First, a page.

EWG: 30 years of environmental progress

Every day, consumers are presented with choices about how we protect ourselves and those we love. 

For the past 30 years, EWG has fought to make it easier for us to seize those opportunities. 

For three decades, we’ve fought government dysfunction and corporate greed to remove thousands of chemicals from the food we eat, the water we drink and the lotions we wear. We speak up on behalf of individuals. We hold corporations accountable for what goes into our products, to protect the parents, the workers, the farmers, the caregivers and you.

What drives us

As a policy shop, EWG is driven by facts – research and scientific data – not emotion. But sometimes those facts outrage us, for instance, when we see environmental harms being perpetrated against us by big industrial polluters.

Back in 1993, when we started on this journey, we were just a policy shop. But we paid attention to issues other groups didn’t. Our first idea was to take a closer look at the farm bill to see who was benefiting from all the farm programs in the bill. We gathered all the records and compiled them into a searchable database, EWG’s Farm Subsidy Database

What we learned changed forever how we think about American agriculture: In many cases, the people who benefitted were “city slickers” – millionaires in big cities, living far from their farms. (What hasn’t changed is that those same types of people are still benefiting from these programs.) 

Even back then, we weren’t interested in talking about problems. We were interested in solving them.

Collecting and testing samples for pesticides

Next we set out to collect samples of baby food from all over the country and test them for pesticides, something that had never been done. The results were astonishing: Kids were being exposed to hundreds of different pesticides that were totally unsafe.

Looking back, we can trace a direct line between those tests we conducted and the change in federal pesticide law in 1995. 

Those tests were a jumping-off point for further tests for all the chemicals polluting the environment, including our water. We collected 20 million records of drinking water quality, which no one had done before. The records showed us that 50 million people were drinking water polluted with illegal levels of chemicals. That led to the creation of the Tap Water Database

‘Intimate and everyday’

“We wanted to make environmentalism intimate and everyday,” said EWG President and Co-founder Ken Cook, remembering the organization’s early days.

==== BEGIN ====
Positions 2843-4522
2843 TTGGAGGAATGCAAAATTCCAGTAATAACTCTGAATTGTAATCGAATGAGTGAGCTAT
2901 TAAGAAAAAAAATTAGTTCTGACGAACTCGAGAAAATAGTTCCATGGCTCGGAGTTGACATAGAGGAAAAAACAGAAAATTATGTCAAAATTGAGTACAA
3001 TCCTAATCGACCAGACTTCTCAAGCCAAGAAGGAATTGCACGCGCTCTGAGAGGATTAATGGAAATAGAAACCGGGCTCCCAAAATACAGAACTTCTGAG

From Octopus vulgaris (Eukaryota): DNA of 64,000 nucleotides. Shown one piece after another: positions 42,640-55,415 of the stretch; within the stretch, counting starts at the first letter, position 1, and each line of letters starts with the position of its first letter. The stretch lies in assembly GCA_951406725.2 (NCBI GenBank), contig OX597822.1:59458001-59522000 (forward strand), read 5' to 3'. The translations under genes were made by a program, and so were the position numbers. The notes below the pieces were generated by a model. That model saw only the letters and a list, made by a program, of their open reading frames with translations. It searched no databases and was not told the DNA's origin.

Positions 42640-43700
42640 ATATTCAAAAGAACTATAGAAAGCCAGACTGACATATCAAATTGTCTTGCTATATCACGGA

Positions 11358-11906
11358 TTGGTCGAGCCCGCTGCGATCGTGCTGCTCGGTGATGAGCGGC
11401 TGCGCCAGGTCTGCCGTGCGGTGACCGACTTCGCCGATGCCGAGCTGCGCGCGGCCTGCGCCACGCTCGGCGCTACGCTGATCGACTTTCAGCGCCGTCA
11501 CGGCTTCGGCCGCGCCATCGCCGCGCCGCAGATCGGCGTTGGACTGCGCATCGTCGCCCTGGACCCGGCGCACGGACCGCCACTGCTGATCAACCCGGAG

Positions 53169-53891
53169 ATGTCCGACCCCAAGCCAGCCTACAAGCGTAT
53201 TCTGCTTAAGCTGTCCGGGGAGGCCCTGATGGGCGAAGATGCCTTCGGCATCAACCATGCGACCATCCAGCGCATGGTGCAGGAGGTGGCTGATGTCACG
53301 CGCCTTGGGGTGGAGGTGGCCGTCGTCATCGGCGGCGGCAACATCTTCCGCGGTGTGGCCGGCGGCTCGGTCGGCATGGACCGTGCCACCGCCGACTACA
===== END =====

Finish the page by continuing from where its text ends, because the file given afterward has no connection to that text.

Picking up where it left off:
Then a light bulb went on. Instead of just testing food and water, why not test people to see what’s in their bodies

Body burden

In 2005, we tested 10 babies’ umbilical cord blood and found hundreds of toxic chemicals. But if our bodies are so polluted, we asked ourselves, how did they get that way? We started reading ingredient labels. 

And we realized we needed to combine our policy advocacy – long the backbone of our work – with a new way of reaching consumers. That’s when we decided to build our free online database of personal care products, Skin Deep®.  

Nineteen years later, the database is used by tens of millions of people a year who want to know what’s in the lotion they use and the diaper cream they apply on their baby. 

Our third-party verification program, EWG VERIFIED®, took the idea a step further. The EWG VERIFIED mark empowers consumers to identify products that meet EWG’s rigorous standards for ingredient safety and the highest criteria of transparency. Consumers can now confidently choose the healthiest options to protect themselves and their families from harmful chemical exposures. 

More urgent than ever

In the past decade, the need for our work has become more urgent than ever. 

We’re proud of our groundbreaking work on the “forever chemicals” known as PFAS. Keeping up the drumbeat about these ubiquitous, harmful chemicals is finally paying off, after decades of research and advocacy. We mapped the PFAS pollution that affects an estimated 200 million Americans and linked tap water contaminants to an increased risk of cancer. We exposed corporate polluters’ decadeslong coverup of PFAS toxicity.

These compounds pervade our air and water, not just the food supply and the personal care products we use everyday, and they’re a problem we can’t shop our way out of. Cleanup, once it’s addressed, is a massive undertaking, and the industries that caused the PFAS pollution need to be held responsible for it. We’re doing what we can to hold them accountable. 

We used these same capabilities to map the out-of-control growth of factory farming, shining a light on its devastating impact on water quality.

To address these problems, Washington needs to step up. Earlier this year, for the first time since 1938, an update to cosmetics law gave regulators new, critical enforcement powers. 

And in California, we sponsored or cosponsored legislation that, if passed, will ban some of the most harmful chemicals from our personal care products, cleaners and food. And that’s huge, because as California goes, so goes the nation – manufacturers will soon be forced to make these healthier options for the rest of the country, too.

Today we’re excited to celebrate the past 30 years of environmental progress. It’s satisfying to take stock of where we’ve been in the decades since we set out on this journey. But there's still plenty of work to do as we continue making the case for a better world – and we're embracing the challenges ahead with enthusiasm.

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